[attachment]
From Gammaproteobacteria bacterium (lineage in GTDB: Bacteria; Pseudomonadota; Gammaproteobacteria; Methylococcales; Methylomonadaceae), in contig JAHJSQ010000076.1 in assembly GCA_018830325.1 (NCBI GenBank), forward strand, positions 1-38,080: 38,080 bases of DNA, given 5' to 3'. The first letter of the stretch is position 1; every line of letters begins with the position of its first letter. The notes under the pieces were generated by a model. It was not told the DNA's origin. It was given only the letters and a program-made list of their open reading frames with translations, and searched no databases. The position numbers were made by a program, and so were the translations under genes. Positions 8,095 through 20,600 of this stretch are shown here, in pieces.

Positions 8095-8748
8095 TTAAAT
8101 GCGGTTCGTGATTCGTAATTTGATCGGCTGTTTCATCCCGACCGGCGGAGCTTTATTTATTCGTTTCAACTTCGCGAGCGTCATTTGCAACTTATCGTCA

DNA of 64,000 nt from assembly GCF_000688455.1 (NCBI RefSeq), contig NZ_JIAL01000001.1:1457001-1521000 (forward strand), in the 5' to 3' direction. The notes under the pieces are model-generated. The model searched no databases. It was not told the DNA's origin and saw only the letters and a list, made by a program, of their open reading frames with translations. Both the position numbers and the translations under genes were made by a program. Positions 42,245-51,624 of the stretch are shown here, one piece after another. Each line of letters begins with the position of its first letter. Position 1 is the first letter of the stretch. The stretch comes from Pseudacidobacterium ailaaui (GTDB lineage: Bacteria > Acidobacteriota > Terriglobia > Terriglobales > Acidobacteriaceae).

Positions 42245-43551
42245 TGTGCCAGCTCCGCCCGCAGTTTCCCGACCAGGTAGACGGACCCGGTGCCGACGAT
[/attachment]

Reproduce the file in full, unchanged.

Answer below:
From Gammaproteobacteria bacterium (lineage in GTDB: Bacteria; Pseudomonadota; Gammaproteobacteria; Methylococcales; Methylomonadaceae), in contig JAHJSQ010000076.1 in assembly GCA_018830325.1 (NCBI GenBank), forward strand, positions 1-38,080: 38,080 bases of DNA, given 5' to 3'. The first letter of the stretch is position 1; every line of letters begins with the position of its first letter. The notes under the pieces were generated by a model. It was not told the DNA's origin. It was given only the letters and a program-made list of their open reading frames with translations, and searched no databases. The position numbers were made by a program, and so were the translations under genes. Positions 8,095 through 20,600 of this stretch are shown here, in pieces.

Positions 8095-8748
8095 TTAAAT
8101 GCGGTTCGTGATTCGTAATTTGATCGGCTGTTTCATCCCGACCGGCGGAGCTTTATTTATTCGTTTCAACTTCGCGAGCGTCATTTGCAACTTATCGTCA

DNA of 64,000 nt from assembly GCF_000688455.1 (NCBI RefSeq), contig NZ_JIAL01000001.1:1457001-1521000 (forward strand), in the 5' to 3' direction. The notes under the pieces are model-generated. The model searched no databases. It was not told the DNA's origin and saw only the letters and a list, made by a program, of their open reading frames with translations. Both the position numbers and the translations under genes were made by a program. Positions 42,245-51,624 of the stretch are shown here, one piece after another. Each line of letters begins with the position of its first letter. Position 1 is the first letter of the stretch. The stretch comes from Pseudacidobacterium ailaaui (GTDB lineage: Bacteria > Acidobacteriota > Terriglobia > Terriglobales > Acidobacteriaceae).

Positions 42245-43551
42245 TGTGCCAGCTCCGCCCGCAGTTTCCCGACCAGGTAGACGGACCCGGTGCCGACGAT